You can't wrap people in cotton wool based on poorly confected, self-righteous outrage. No-one is forcing GoT down anyone's throats and its up to each discerning adult as to whether they choose to view this kind of subject matter. Banning things or putting in 'trigger warnings' won't do anything good - its just censorship.

  • Mia | April 30, 2014 2:28 PMReply

    why the hell are you even watching the damned show.... then......
    is all that supposed to make people not want to watch.... or something.. if you want to complain go into your bathroom and do it where one you have to hear it..

  • SmrterthanU | April 30, 2014 1:52 PMReply

    Seriously --- SOOOOOOOOOOOOOO sick of people complaining about what they see. If you don't like it, don't watch it! Use your 'power' as a viewer to stop watching and show how you feel through ratings.

    I wish more people posted complaints on blogs..... said NO ONE EVER!

  • Emily | April 30, 2014 1:00 PMReply

    Per Craster's Keep and the "titillating" rape scene:

    Titillating means: arousing mild sexual excitement or interest; salacious.
    Woman crawling and scratching at the floor, trying to get away, crying, screaming, or just collapsed in a used up, broken pile of wasted humanity--not titillating. Woman up on all fours, gratuitous breasts swinging, ridiculously buff six pack man heaving away in the background--that sounds a little different doesn't it? At best, this was a scene executed by individuals with a very poor ability to portray a realistic scenario. At worst? You all know what the worst is, and I'm pretty sure it's the unfortunate truth. This was appalling. Defending it is appalling. For God's sake, there is a commenter in this thread that didn't even realize it was rape! I'm not offended, I'm not a prude, I'm not a shrew or any other classic misogynist insult you would like to throw at me for being horrified at the implications of this awful scene. I love the book, and I was enjoying the show. A little soft core porn never hurt anyone, but this was something else entirely. I hope to God no one found it arousing and I'm not accusing anyone of that, but it certainly wasn't done in a fashion keeping with the stark, harsh but realistic manner uniquely appealing to this series. HBO and GOT deserve to be called out on that.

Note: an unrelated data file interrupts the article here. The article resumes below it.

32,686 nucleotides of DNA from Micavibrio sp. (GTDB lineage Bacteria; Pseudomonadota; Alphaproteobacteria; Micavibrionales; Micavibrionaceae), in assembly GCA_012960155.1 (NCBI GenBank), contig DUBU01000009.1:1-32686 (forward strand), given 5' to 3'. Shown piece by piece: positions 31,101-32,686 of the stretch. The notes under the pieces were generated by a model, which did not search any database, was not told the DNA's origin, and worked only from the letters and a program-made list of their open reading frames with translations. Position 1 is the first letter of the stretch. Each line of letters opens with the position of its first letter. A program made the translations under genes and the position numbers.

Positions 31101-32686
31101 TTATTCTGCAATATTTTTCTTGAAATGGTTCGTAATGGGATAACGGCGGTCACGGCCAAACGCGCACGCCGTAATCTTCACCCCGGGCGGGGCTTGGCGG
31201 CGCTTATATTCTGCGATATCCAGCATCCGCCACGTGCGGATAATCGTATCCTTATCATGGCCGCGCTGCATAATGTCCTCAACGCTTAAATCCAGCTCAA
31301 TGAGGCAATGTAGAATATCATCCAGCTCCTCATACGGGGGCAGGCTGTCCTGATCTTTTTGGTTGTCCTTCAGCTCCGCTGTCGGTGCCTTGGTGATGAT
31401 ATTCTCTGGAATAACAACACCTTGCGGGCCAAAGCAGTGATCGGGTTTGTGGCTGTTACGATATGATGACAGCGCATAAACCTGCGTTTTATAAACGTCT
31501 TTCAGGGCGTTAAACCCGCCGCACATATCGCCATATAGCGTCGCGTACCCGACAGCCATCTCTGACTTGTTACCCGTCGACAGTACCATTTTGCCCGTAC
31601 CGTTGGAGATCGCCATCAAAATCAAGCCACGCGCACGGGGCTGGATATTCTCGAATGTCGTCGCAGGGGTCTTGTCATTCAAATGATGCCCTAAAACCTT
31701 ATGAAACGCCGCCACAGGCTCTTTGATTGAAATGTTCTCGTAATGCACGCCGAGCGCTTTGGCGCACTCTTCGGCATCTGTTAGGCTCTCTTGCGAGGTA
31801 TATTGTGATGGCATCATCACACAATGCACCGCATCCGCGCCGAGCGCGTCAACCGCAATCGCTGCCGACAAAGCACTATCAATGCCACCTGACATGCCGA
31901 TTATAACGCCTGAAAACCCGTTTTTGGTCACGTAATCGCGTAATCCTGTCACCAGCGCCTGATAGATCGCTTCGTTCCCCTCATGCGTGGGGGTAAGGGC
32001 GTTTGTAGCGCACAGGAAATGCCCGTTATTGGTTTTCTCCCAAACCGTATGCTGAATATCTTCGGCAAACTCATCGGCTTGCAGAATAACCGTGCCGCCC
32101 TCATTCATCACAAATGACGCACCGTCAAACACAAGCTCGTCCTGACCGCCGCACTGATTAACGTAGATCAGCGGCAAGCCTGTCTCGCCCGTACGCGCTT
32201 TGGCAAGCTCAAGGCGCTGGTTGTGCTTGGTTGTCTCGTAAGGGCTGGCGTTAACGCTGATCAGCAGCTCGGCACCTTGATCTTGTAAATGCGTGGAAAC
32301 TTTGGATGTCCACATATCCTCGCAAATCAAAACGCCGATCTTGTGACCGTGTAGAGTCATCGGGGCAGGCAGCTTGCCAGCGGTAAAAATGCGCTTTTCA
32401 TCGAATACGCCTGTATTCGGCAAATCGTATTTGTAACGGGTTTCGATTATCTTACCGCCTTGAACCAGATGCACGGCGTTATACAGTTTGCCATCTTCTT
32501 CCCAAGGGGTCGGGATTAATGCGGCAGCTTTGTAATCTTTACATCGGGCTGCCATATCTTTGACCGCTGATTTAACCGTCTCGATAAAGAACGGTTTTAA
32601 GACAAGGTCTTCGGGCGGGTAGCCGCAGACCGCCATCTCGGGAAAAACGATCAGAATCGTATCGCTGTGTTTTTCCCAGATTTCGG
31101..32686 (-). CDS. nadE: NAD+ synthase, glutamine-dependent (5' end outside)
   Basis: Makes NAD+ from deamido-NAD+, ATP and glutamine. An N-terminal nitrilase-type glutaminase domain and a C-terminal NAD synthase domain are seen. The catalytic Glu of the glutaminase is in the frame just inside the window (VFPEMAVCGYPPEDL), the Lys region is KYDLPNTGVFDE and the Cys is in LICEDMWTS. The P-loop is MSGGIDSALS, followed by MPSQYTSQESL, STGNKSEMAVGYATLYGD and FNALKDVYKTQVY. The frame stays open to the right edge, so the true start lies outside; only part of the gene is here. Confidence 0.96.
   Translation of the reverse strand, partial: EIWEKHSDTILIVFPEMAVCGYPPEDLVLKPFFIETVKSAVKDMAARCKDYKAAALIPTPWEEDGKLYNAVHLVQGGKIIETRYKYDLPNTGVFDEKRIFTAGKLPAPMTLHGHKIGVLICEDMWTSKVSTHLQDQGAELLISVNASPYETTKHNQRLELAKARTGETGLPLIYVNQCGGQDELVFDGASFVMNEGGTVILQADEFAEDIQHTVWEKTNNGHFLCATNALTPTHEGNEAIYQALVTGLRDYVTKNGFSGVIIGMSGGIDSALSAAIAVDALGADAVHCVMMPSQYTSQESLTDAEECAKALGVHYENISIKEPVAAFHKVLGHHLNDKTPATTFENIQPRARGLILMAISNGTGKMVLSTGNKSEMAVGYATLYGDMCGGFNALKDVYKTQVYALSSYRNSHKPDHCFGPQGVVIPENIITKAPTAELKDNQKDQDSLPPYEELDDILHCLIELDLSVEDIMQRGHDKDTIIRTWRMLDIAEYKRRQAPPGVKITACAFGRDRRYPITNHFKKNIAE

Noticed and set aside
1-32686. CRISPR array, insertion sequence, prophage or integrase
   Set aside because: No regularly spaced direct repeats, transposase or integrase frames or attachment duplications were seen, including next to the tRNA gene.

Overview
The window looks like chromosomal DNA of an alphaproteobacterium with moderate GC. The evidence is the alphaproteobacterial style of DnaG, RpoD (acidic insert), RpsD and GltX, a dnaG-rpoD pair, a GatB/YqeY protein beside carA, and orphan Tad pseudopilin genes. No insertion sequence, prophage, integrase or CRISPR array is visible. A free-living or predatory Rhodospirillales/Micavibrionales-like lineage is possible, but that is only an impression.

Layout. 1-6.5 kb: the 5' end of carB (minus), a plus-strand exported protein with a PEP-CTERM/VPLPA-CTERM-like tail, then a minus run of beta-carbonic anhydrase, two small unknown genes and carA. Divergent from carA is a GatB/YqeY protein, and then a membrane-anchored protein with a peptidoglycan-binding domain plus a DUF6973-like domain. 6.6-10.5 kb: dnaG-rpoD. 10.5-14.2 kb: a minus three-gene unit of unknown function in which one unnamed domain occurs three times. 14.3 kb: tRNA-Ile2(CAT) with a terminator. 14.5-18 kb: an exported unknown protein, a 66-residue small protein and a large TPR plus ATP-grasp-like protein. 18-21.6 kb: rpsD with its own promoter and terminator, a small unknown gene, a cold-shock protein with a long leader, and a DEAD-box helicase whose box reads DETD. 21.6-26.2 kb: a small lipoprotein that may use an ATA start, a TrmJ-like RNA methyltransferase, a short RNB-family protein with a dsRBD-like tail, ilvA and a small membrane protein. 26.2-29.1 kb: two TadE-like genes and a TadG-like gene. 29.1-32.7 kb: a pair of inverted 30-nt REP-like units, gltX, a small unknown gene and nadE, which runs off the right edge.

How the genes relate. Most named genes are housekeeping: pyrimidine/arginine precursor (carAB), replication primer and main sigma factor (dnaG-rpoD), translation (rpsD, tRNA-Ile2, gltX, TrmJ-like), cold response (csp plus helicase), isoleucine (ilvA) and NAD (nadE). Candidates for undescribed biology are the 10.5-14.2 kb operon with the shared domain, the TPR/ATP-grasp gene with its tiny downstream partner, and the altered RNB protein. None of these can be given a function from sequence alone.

• Sam | April 29, 2014 7:04 PMReply

    The portrayal of rape is Craster's Keep was offensive to me. I believe the producers are being more provocative and graphic for shock value, but they do not realize that this repeat exposure to graphic rape can de-sensitize viewers to the face that rape is a HORRIFIC CRIME and not something that "just happens". I the attempt to meet their "boob quota" the producers have glamorized such an unforgivable act.

  • Marie | May 1, 2014 3:14 AM